There is a heartfelt letter in Academic medicine. Is is from a former graduate specialty program director (PD) (TK Swoboda) and to me it speaks of what happens when teaching and education is industrialised along the lines of the fast-food business under the influence of corporate HR.
When I began as a PD, I believed that I had reached one of the most important academic jobs in my clinical specialty. I loved the work of developing curriculum and assessment instruments for my residents. It felt innovative, needed, and important. I could see how my work was directly related to the effectiveness of our residents’ education.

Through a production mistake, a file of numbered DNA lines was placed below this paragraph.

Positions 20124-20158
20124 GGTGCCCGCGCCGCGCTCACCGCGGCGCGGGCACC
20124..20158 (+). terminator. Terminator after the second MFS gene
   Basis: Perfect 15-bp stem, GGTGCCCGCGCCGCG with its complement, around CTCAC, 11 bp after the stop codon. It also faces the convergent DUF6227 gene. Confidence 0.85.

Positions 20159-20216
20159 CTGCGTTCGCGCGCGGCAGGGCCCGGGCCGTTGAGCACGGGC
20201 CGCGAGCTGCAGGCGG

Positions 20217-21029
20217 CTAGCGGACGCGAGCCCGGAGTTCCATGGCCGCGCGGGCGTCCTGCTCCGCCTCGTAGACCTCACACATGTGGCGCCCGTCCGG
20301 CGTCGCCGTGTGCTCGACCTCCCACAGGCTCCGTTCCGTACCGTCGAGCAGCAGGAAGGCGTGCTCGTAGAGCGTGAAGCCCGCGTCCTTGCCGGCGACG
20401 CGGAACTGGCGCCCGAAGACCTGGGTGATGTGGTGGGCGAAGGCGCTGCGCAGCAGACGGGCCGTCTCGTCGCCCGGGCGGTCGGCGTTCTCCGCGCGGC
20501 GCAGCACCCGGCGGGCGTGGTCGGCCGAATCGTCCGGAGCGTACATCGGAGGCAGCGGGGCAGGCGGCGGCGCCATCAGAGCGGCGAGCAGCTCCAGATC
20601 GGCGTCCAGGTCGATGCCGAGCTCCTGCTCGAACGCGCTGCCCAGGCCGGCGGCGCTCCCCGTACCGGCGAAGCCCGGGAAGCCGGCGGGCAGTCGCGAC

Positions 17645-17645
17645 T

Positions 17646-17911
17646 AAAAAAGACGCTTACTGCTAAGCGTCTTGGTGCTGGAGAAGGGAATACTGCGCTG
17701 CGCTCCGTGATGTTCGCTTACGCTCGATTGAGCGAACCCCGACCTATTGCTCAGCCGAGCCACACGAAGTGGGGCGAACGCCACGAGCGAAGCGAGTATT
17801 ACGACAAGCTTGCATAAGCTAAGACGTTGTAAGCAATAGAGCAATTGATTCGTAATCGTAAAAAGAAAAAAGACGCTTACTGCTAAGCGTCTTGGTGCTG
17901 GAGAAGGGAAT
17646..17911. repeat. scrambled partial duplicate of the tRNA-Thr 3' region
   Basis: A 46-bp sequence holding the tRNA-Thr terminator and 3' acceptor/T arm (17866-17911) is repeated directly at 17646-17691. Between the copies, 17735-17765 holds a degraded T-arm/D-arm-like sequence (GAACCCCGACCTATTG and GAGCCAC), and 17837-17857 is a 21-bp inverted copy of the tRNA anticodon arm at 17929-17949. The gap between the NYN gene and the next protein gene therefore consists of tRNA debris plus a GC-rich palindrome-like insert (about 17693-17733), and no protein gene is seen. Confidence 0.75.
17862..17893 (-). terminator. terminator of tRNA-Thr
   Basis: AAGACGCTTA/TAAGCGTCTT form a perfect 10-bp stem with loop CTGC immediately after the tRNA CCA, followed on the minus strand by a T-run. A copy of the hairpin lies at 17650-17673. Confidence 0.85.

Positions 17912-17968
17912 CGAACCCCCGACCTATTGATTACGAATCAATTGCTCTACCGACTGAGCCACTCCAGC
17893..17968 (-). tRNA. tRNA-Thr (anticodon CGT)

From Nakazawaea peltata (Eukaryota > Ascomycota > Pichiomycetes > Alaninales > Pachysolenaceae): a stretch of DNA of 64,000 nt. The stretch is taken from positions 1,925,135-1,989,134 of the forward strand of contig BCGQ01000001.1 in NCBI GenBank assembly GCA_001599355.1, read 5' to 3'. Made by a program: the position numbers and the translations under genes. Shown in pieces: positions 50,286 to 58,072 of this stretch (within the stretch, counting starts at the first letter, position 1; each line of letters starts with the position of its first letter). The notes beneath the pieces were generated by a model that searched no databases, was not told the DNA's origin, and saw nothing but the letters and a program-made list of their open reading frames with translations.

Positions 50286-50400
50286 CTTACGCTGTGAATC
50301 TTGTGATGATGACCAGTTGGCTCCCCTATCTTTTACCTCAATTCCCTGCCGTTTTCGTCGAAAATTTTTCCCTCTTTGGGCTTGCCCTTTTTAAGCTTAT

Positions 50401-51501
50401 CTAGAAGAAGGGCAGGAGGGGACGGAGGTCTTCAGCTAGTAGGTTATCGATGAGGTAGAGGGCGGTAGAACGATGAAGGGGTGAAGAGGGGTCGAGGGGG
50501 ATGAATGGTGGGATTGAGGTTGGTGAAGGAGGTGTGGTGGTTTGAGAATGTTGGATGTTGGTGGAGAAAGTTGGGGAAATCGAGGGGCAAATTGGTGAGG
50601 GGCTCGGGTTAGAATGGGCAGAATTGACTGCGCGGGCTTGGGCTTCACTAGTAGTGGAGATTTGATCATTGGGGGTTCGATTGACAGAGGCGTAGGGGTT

This changed with the Accreditation Council for Graduate Medical Education’s (ACGME’s) Next Accreditation System (NAS). Immediately, I became a manager of our program’s dashboard on the ACGME Accreditation Data System (ADS) and had little time for any innovative educational work due to the continual need for upkeep of the complex ADS data. The “fun” educational work became the domain of less experienced assistant or associate PDs. The job of PD had fundamentally changed overnight. It became a managing job, while leadership and innovation became a smaller secondary role.
What are the consequences of this change? American medical education is in the process of losing many experienced PDs who do not want to just be a manager.
This is just one manifestation of what Michael Power in his book The Audit Society described as ‘rituals of verification’ Education as applied HR.